In our current economic climate, uncertainty still permeates the fabric of the financial market like smoke. Alternative investment options that would normally be an attractive choice are tainted by the reason the market sank in the first place. Thanks to the fevered-pitch investing that led to the eventual meltdown of the mortgage-backed securities market, investors are exercising caution in the alternatives market.
That’s not necessarily a bad thing. Yet, in the quest to be prudent, investors may be missing out on an opportunity that has, at least historically, provided high return for a risk that, while not small by any means, can be navigated perhaps more easily than most. That is the premise behind insurance-linked securities (ILS), which contain various alternative investing vehicles that focus on high-severity, low-probability loss events, such as natural catastrophes.
Even after the financial meltdown, when linking securities to anything causes investors to pause, ILS are different. Catastrophe bonds, “cat bonds” in industry parlance and one of the main investment vehicles in the ILS market, were created in the mid-1990s as a response to the large losses insurers suffered from natural catastrophes.
Hurricane Andrew in 1992 and the 1994 Northridge earthquake were unlike anything the industry had seen before, and cat bonds were designed as risk transfer vehicles to help insurers hedge their bets. The bonds are issued by insurers and then purchased by investors, who stand to gain the stated return, which is usually high.
But these high returns are a product of the high risk inherent to the underlying triggers. Storms and earthquakes happen, and while major disasters are rare, the losses can be astronomical. As a result, cat bonds are rated below investment grade.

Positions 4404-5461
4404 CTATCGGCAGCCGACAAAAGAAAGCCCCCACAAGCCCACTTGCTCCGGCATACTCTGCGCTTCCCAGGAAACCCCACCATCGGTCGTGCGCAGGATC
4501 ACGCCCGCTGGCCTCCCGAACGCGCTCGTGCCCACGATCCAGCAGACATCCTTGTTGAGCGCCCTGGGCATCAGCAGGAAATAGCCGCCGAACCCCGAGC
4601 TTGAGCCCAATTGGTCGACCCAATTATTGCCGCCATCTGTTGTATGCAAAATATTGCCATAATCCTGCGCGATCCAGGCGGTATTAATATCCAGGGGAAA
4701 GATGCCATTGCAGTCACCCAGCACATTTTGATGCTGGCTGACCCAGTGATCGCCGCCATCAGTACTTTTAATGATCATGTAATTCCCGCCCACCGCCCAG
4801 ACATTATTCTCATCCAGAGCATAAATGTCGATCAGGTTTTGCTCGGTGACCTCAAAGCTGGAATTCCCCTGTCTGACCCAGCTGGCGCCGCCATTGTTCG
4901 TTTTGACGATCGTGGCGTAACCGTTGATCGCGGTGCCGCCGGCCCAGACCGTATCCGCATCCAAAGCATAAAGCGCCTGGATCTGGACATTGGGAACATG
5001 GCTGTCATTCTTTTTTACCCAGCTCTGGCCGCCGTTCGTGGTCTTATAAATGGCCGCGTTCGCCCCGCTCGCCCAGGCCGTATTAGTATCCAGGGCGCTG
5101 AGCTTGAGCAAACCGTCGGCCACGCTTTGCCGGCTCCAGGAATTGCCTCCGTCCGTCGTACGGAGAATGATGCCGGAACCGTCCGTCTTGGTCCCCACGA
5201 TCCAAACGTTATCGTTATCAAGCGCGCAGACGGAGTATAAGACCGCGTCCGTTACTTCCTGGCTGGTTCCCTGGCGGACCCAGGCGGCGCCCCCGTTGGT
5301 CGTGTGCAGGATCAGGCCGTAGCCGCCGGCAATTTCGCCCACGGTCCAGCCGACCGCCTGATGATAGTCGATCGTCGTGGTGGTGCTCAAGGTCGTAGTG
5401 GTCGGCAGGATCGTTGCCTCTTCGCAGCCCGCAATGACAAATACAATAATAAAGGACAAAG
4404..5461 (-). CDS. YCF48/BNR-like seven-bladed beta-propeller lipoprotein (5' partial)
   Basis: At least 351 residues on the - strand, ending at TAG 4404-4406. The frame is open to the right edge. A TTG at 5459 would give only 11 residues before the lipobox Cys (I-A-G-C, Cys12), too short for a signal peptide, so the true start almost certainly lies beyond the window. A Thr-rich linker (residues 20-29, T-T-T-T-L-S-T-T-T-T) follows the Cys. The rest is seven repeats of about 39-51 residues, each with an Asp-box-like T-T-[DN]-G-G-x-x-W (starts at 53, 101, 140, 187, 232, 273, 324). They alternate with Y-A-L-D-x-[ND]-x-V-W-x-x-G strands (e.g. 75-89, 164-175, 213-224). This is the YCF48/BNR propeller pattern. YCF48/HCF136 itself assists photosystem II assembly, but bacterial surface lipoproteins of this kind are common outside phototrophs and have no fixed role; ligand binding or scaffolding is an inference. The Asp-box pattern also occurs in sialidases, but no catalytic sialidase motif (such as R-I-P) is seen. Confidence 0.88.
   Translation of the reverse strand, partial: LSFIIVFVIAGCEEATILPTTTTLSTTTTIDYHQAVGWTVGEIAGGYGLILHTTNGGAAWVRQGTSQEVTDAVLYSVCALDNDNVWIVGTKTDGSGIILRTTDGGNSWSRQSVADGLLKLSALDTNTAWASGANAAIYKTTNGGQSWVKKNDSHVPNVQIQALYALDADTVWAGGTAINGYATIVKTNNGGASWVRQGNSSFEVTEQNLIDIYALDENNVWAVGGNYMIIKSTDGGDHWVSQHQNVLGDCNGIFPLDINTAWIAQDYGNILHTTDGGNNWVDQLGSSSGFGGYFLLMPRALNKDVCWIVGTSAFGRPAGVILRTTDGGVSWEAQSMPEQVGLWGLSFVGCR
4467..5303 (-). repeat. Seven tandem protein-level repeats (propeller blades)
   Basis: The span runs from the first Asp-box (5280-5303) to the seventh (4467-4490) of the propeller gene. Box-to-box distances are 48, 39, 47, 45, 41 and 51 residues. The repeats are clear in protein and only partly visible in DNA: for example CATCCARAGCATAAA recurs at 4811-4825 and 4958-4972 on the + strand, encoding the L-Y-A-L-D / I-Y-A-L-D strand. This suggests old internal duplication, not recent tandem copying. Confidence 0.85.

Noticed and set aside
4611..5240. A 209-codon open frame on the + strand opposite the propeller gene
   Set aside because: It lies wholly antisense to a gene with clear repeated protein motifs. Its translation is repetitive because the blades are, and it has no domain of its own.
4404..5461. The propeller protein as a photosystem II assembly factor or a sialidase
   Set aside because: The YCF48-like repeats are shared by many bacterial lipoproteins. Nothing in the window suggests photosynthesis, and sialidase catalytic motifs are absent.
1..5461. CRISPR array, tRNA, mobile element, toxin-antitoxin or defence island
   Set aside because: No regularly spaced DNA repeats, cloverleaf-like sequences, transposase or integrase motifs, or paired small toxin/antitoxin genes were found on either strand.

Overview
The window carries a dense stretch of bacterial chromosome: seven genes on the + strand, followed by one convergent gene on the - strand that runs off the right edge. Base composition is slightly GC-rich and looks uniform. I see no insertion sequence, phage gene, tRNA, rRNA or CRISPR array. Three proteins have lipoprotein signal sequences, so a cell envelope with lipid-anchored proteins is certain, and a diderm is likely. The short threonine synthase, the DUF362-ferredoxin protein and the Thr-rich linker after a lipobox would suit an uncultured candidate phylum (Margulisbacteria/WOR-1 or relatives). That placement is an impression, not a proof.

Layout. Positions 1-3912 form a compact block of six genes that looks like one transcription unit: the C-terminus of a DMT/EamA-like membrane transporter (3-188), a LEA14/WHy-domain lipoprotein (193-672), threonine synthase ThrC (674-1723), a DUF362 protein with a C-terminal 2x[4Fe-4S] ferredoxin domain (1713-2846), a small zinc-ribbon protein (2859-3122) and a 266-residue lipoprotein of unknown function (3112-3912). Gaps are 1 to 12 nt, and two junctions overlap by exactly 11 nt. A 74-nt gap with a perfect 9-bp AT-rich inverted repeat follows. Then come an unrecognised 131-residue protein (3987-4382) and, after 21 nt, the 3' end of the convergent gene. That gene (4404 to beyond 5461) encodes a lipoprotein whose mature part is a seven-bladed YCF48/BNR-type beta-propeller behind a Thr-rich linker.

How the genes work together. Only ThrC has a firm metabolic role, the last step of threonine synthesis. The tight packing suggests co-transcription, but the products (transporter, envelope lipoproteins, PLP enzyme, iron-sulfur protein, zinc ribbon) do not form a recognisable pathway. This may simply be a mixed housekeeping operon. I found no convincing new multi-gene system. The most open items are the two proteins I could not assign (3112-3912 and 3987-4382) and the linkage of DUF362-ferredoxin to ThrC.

This is an expected and accepted rating for those who invest in the market, however, because ILS link their value to non-financial risks that are mostly uncorrelated with the larger economy. For investors, they are a means of diversifying their portfolio. For the insurers that issue the securities, they are a means of hedging the risky exposures they have already underwritten.
Cat bonds are just one of the investment options, or “special purpose vehicles,” under the ILS umbrella. Another is the capacity-building sidecar, which is a reinsurance structure that allows investors to take on risks and returns on a particular book of business.
Also increasing in popularity is the insurance loss warranty (ILW), an investment that allows buyers to pay premiums for the potential return should an event occur that exceeds a particular trigger amount. For example, one could purchase an ILW for a limit of $10 million “attaching at” $3 billion that would pay out should total industry losses top the trigger amount of $3 billion.
Thanks to some significant catastrophic events, insurance-linked securities have begun to gain momentum in the investment world. According to a 2009 white paper, “Development in the Insurance-linked Securities Life Market,” the market has grown to more than $35 billion, with $15 billion in securities issued to capital market investors and another $20 billion in private placements between life insurers and banks.
The ILS market is generating interest of late thanks in large part to recent storms that have hit the Eastern seaboard, says Connecticut Insurance Department Commissioner Thomas Leonardi. “When you have large catastrophes, the market becomes very interested,” said Leonardi. “It’s a normal reaction to what’s happened.”